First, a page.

The Australian Labor Party is a national organisation with national rules. However, each State and Territory forms a separate Branch within the organisation. Although they share common elements such as sub-branches, State Conferences and Administrative Committees, each State branch is structured and governed in its own way.
Party Members form the core of the Australian Labor Party and the WA Branch encourages you to join and make your voice heard - as a member of the Labor Party, you can shape decisions affecting our community, influence the policy of Labor governments and discuss ideas with others members.
Membership of the ALP is about having a say in Australia's future.
For more information about the benefits of joining the Labor Party click here.
Party Members all belong to a Branch and your Branch is one of the foundations of the ALP. The Party can only function effectively with the active involvement of its members in Branches.
There are two types of Branches. Local Branches are named after suburbs or towns and organised around a local geographic area. Direct Branches are generally larger and are organised around an issue or a broader group in the community.
In each case your Branch offers you the opportunity to:
All Branches within a federal electorate send delegates to their Electorate Council. Delegates are elected each year at the Sub-branch Annual General Meeting.
Electorate Councils meet regularly to consider motions passed by Branches, to hear reports from local Members of Parliament, to help the recruitment of new members by Branches, and to campaign for the ALP. The Electorate Council also elects delegates to State Executive.
The Administrative Committee is responsible for the management and administration of the Party. The Administrative Committee comprises 14 members, with 10 of these members being elected annually by the State Conference. The State Secretary and Assistant State Secretary, who are elected at State Conference for three year terms, are automatically members of the Administrative Committee. The leader of the State Parliamentary Labor Party (SPLP) is also automatically a member of the Administrative Committe, and a representative of the Federal Parliamentary Labor Party (WA) (FPLPWA) is elected by their fellow FPLPWA colleagues.
State Executive is the principle forum of the Party. It is made up of delegates from Electorate Councils, affiliated unions and ALP Parliamentary representatives.
It is responsible for managing the Party's affairs between State Conferences, giving effect to the decisions and policies of State Conference and choosing the Western Australian delegation to the ALP's National Conference.
In addition, State Executive selects ALP candidates for Federal Parliament and the State Parliament. State Executive is held seven times a year.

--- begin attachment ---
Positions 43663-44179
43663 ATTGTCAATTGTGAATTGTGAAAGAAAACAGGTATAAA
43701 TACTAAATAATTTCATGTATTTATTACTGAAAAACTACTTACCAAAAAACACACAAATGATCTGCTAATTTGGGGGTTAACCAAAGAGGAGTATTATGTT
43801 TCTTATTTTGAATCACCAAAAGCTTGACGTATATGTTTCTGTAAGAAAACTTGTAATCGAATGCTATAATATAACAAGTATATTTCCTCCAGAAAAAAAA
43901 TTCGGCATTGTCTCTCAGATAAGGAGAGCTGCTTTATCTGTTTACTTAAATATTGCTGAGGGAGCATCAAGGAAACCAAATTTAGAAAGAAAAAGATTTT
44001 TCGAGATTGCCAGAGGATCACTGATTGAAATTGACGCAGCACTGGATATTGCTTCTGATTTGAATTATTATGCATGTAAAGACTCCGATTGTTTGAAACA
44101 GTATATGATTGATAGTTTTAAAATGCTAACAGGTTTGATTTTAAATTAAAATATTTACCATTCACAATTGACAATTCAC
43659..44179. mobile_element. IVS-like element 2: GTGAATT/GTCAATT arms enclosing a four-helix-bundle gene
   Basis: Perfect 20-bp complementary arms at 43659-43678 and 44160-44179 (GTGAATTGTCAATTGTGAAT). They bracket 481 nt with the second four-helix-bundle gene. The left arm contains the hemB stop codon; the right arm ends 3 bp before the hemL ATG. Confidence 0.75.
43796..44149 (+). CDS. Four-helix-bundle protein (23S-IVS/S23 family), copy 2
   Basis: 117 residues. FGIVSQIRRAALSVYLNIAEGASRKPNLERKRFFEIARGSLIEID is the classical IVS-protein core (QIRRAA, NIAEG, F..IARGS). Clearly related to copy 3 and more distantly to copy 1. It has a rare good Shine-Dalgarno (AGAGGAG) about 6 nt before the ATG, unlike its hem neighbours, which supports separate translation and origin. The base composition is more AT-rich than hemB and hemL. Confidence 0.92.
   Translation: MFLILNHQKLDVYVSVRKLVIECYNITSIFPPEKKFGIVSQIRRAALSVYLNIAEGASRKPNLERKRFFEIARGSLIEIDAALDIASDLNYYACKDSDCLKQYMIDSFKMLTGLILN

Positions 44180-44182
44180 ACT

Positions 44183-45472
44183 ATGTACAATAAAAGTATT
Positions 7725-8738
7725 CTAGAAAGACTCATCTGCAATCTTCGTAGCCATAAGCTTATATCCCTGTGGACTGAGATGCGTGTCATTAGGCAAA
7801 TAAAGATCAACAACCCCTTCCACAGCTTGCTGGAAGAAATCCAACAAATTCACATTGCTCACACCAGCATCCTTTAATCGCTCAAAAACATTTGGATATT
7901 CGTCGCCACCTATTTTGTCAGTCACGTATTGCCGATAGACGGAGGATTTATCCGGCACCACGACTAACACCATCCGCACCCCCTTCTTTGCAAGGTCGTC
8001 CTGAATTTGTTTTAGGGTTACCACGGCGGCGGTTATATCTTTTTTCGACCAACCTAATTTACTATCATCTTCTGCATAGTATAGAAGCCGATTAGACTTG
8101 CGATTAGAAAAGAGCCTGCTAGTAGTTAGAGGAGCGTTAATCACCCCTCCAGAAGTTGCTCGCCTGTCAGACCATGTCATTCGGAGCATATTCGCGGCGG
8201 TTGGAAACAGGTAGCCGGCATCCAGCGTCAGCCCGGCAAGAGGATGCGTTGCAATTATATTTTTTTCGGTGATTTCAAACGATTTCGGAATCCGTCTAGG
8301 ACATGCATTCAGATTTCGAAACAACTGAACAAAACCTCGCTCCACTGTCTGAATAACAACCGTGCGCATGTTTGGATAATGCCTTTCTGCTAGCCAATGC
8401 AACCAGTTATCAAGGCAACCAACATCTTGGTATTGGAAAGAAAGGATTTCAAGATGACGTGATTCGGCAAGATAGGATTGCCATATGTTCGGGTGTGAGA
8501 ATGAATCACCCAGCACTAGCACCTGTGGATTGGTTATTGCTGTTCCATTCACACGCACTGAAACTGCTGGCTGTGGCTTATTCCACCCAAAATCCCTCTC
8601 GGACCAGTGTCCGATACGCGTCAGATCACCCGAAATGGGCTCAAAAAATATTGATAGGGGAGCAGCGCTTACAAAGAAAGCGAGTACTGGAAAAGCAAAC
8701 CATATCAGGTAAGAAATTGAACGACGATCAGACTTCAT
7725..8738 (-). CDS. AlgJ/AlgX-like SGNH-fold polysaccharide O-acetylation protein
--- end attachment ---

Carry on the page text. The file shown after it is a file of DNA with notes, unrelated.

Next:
State Conference meets annually and is the governing body of the Party in Western Australia. It is made up of delegates from Branches, affiliated unions and ALP Parliamentary representatives.
Policy Committees report to State Conference with a draft policy document for debate. The policy that results from this debate becomes the State Platform, to which all Government actions must adhere.
These are run by a Convenor who is elected for a two year term at State Conference.
Policy Committees advice Ministers and Shadow Ministers, consider items from Sub-branches and unions, develop the draft Party platform to be considered by State Conference and make submissions to the National Policy Committee about changes to the Party's National Platform.
Committees welcome the help and ideas of all Party Members. The WA Branch has eight policy committees. The Committees cover the following policy areas:
If you would like to be involved in any of the Policy Committees, please contact Party Office on (08) 9328 7222 or 1800 200 777 or email us and indicate the Policy Committee you wish to join. Your nomination will be presented to the Administrative Committee and then passed onto the Policy Committee Convenor.
ALP members of State and Federal Parliament form Parliamentary Parties which operate as separate Sub-branches of the Party. "Caucus" is the collective term used to describe the Labor MPs in a particular Parliament. For example, the SPLP is the State Caucus and the FPLP (comprising Federal Members and Senators from all States and Territories) is the Federal Caucus. Caucus elects the Party Leaders in both Houses of Parliament and the Ministry or Shadow Ministry.